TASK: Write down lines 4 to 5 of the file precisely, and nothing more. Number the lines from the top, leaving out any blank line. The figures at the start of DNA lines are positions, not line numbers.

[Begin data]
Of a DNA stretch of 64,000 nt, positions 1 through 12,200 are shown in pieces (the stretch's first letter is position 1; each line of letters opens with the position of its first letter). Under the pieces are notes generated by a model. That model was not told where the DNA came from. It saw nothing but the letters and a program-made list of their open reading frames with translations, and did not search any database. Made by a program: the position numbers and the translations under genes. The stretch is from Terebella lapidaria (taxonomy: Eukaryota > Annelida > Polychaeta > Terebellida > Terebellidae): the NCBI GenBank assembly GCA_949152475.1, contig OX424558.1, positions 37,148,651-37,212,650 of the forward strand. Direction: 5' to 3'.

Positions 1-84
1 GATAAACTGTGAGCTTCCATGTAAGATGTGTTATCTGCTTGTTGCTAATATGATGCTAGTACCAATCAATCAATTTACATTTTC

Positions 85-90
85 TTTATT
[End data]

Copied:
Positions 85-90
85 TTTATT